Traditionally, engineering job seekers have been used to receiving greater numbers of job offers than job seekers in most other fields. However, the relative ease with which engineers find engineering jobs undermines the importance of their job-search strategies. An engineering job search that is efficient is quite different from one that is both efficient and effective.

Any job search will quickly yield numerous engineering job offers, which, in all probability, neither you nor anybody you know will be ready to take. However, an effective job search will turn up only those jobs that are best aligned with your career goals and objectives as an engineer.

To some, the simple circumstance of receiving multiple job offers connotes job-search success. Such people confine themselves to readily available options and fail to make any extra effort to consider the engineering jobs that may be invisible to them. Inevitably, the result of remaining consciously blind to opportunities takes a toll on their engineering careers. Research shows that job-search strategies can have a greater impact on your life and career than you might be ready to believe.

Very little research has been conducted regarding the relationship between white-collar employees’ job-search strategies and their career success. One study conducted in 1991 by Catherine L. Smith and Barry Gerhart of Cornell University titled “Job Search Strategies and Labor Market Success” investigated the issue and came up with these startling findings:

* Your objective quality as an applicant has little to do with your starting salary.

* Your job-search strategy has a direct impact on your starting salary.

* Having more outside interviews (outside your readily visible range of opportunities) contributes to ending up with a higher starting salary.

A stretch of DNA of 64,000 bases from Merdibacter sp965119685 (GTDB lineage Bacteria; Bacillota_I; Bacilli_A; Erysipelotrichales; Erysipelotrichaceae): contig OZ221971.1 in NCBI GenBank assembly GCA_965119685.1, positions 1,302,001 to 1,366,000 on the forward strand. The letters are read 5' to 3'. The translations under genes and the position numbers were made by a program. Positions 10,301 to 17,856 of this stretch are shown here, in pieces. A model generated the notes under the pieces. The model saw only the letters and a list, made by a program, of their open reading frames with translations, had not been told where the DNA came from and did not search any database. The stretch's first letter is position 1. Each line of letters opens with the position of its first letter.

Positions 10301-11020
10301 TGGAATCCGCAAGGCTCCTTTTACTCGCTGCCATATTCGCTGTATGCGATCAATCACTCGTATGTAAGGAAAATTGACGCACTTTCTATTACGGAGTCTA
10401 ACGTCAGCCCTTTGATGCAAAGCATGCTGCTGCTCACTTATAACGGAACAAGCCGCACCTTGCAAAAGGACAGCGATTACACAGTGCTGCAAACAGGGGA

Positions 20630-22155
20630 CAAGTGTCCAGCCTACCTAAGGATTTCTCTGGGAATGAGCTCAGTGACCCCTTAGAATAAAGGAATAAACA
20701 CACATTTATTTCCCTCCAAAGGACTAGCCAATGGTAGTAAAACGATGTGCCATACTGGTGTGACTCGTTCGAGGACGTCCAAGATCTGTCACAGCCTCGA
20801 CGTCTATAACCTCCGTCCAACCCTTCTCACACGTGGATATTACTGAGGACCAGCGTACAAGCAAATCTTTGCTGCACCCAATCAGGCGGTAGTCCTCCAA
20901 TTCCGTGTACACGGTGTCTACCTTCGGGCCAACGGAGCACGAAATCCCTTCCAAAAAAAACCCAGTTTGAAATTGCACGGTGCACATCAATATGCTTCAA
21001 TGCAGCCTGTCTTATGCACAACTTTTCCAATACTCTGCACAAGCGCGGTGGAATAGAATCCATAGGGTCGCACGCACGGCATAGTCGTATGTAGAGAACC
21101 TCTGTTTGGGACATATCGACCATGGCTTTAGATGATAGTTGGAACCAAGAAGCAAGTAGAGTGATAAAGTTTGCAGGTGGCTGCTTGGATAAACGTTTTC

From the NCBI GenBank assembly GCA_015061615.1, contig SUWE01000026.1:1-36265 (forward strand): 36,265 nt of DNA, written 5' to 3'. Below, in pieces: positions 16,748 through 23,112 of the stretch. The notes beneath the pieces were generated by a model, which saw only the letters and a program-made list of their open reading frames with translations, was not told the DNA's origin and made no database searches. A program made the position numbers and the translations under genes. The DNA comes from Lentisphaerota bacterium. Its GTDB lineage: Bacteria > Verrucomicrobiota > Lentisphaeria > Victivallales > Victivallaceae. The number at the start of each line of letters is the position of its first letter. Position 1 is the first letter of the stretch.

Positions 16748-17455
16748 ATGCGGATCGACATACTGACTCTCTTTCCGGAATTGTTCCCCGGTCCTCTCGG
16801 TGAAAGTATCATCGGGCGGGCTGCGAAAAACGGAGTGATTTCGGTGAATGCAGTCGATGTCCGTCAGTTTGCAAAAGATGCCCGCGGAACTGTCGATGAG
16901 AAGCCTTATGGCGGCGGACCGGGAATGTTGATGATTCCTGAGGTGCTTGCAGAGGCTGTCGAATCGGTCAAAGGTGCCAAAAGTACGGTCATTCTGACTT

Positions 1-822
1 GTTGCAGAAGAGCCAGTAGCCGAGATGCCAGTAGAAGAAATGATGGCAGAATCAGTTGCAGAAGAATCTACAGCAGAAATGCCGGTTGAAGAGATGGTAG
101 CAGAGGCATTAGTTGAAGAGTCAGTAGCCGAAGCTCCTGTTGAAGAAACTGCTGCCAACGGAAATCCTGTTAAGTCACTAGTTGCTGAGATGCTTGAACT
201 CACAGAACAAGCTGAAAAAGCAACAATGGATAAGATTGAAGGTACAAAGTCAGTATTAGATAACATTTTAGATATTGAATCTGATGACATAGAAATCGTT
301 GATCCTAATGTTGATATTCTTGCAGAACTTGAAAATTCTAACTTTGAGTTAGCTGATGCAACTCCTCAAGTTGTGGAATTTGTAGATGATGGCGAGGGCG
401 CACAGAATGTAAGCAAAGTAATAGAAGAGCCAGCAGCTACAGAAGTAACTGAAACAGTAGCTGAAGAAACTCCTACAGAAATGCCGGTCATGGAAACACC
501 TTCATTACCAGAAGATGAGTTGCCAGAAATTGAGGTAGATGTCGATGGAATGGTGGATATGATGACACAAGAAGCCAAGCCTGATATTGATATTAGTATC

* Rejecting your first job offer can lead to a higher starting salary.

* Your job-search strategy has a greater effect on non-salary components of your job than it does on salary components of your job.

* The number of job offers you receive is directly related to your objective quality as an applicant. (Your objective quality as an applicant is based on elements such as your years of experience, your degree, your grades, etc., whereas your subjective quality is based on qualities like honesty, integrity, etc.)

* Your job-search strategy mediates the effect of your quality on job offers.

* Your job-search strategy influences your number of received job offers more than it influences your starting salary.

* The later an applicant starts his or her job search, the lower his or her starting salary.

If we transpose these findings (which were based on the experiences of MBA graduates) and apply them to your engineering job search, then it can be said:

* Just being a good engineer doesn’t ensure you will get a good job.

* Rushing to grab the first job that seems good can adversely affect your career.

* The earlier you start your job search, the better your chances of career success.

* Your job-search strategy determines your starting salary, number of job offers, and work-life balance (non-salary components).

Research demonstrates that conducting your engineering job search casually and neglecting opportunities that may arise beyond the first engineering job offers that come your way can ruin your career. In short, it’s time to engineer your job-search strategy to meet your career goals and objectives so that it leads you to the engineering jobs that will maximize your career potential.

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I want to plan a Christian Singles Cruise and need help starting. I want to invite a few entertainers, host seminars and events while cruising. This will be open to Christian Singles all over the U.S. Please help.